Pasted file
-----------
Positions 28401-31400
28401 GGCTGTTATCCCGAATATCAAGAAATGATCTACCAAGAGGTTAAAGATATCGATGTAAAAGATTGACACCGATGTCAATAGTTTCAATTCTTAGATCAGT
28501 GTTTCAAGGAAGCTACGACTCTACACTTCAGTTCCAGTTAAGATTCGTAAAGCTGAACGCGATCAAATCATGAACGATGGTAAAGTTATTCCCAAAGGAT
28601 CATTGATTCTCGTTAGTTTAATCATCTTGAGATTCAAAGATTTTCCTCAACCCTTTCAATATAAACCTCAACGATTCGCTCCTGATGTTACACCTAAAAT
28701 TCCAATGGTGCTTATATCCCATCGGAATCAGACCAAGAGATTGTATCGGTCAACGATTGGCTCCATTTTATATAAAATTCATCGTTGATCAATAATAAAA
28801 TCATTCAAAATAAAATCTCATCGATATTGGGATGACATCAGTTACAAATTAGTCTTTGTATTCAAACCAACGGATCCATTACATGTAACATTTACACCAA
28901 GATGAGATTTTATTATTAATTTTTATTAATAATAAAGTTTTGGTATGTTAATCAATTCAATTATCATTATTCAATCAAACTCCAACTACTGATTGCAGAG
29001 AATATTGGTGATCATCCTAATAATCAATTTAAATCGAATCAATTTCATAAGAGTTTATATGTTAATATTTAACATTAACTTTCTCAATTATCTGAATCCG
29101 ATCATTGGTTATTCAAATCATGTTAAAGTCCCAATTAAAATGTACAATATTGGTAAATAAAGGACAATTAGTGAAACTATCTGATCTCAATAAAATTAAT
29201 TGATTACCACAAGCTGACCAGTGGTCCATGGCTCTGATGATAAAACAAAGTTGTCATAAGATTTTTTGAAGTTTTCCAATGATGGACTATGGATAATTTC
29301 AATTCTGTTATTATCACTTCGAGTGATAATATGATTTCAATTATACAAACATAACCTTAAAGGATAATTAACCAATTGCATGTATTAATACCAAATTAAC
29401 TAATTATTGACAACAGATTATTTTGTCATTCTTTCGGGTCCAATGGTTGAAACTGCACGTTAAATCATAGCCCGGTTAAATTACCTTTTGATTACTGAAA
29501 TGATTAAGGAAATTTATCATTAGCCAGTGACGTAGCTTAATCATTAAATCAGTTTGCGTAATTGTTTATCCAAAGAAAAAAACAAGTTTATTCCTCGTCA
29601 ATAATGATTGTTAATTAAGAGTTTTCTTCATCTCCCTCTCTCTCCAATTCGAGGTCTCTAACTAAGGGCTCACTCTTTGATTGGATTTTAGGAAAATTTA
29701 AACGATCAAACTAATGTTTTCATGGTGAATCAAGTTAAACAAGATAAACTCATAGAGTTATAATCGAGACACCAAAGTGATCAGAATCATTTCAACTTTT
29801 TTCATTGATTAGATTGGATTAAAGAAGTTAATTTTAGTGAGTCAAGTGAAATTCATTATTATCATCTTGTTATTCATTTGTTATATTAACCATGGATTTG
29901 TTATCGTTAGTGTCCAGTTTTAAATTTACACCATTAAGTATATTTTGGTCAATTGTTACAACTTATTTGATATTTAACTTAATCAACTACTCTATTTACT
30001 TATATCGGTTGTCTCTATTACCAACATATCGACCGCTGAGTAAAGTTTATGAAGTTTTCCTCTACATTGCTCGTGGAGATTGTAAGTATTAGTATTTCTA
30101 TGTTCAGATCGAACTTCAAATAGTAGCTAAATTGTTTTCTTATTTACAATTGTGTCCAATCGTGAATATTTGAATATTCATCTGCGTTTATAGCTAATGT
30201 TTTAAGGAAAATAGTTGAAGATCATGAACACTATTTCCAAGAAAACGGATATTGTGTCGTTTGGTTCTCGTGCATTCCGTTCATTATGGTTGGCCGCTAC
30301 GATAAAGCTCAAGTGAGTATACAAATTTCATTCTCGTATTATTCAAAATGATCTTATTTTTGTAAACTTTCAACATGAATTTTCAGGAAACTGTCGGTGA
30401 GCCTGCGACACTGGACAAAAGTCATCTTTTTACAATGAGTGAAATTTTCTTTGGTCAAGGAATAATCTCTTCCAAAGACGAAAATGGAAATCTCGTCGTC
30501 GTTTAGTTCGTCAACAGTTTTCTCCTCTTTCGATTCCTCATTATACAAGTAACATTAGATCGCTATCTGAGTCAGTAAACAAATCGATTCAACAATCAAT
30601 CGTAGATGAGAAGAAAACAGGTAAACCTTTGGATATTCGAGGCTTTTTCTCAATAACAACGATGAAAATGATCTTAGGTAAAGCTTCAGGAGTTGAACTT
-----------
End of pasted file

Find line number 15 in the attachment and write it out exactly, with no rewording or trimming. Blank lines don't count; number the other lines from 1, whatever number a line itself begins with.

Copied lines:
29701 AACGATCAAACTAATGTTTTCATGGTGAATCAAGTTAAACAAGATAAACTCATAGAGTTATAATCGAGACACCAAAGTGATCAGAATCATTTCAACTTTT